Ease Of Preparation

These are jelly beans, not naming all of the former vice presidents of the United States. Preparing them is as easy as opening the box and popping one (or a handful) into your mouth. In the case of the ten pound box, one might want to put them in a candy dish of some form as opposed to always going into the box. Then again, if one is bobbing for Watermelon flavored Jelly Belly's, the open box might well be the best way.


Watermelon Jelly Belly jelly beans are good, but not great. This is not a flavor of Jelly Belly that is likely to light the world on fire. Instead, like watermelons themselves, Watermelon flavored Jelly Belly jelly beans have a more subtle flavor. Watermelon, one might recall, was named because its dominant taste is . . . water. Let's be honest; who wants a flavor of jelly bean that has a taste mostly reminiscent of water?! No one I know either.

The problem, then, is that Watermelon Jelly Belly's have too distinct a flavor to actually replicate the taste of watermelons. The beans have the faint aroma that embodies the produced, oft-assumed scent of watermelon that those who frequent candle shops and aromatherapy booths would recognize as watermelon more than farmers and produce vendors who work with actual watermelons. Like many fruit flavors, there is a difference between the actual fruit and the taste/scent of the confection/other food version of it. Watermelon Jelly Belly's suffer from that syndrome.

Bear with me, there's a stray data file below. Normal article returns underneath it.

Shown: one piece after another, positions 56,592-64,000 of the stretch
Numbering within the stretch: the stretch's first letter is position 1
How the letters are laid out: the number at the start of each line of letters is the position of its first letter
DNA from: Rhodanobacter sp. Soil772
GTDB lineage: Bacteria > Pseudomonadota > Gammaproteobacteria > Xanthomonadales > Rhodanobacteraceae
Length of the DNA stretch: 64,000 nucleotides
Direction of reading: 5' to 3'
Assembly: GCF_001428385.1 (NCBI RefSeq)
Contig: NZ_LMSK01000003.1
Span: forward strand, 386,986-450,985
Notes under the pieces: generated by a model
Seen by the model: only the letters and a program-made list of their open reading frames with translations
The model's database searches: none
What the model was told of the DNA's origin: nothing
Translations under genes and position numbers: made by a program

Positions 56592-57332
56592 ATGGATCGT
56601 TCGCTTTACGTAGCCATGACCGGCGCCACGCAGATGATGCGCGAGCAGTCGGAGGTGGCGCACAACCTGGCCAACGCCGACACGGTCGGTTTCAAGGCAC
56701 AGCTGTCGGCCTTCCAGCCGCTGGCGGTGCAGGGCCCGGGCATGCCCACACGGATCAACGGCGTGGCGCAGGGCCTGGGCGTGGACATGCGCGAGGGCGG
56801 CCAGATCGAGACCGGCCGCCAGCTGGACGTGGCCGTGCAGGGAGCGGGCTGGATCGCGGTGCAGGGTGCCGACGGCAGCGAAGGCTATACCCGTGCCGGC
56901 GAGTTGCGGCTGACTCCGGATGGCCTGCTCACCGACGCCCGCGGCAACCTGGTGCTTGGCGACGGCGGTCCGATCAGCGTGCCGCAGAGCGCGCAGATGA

The result is a jelly bean that smells like Assumed Watermelon and tastes more like lemon or a more rich and flavorful fruit than actual watermelons. Indeed, there is a somewhat generic sweet and fruity taste to watermelon Jelly Belly's that makes it a tough sell, even to those who love Jelly Belly jelly beans.

Either way, Watermelon seems to be one of the flavors that one cannot eat in excess in one sitting before the taste begins to fade and the taster is simply tasting a generic, sugary flavor of gelatin. It does seem that this is not one of the flavors that is flavored strongly on both the shell and the center, leading to a generic taste within a handful, even when eaten bean by bean.


Again, these are jelly beans, so anyone looking to them for nutrition needs to do a comparison between the nutritional information provided by a greengrocer and the fine folks at Jelly Belly. Jelly beans, even Jelly Belly jelly beans, are not a legitimate source of nutrition. These are a snack food, a dessert, and are in no way an adequate substitute for a real meal. A serving is listed at thirty-five beans, with each Jelly Belly jelly bean having approximately four calories. This means that in a single serving, there are 140 calories, which is 12% of your daily recommended intake.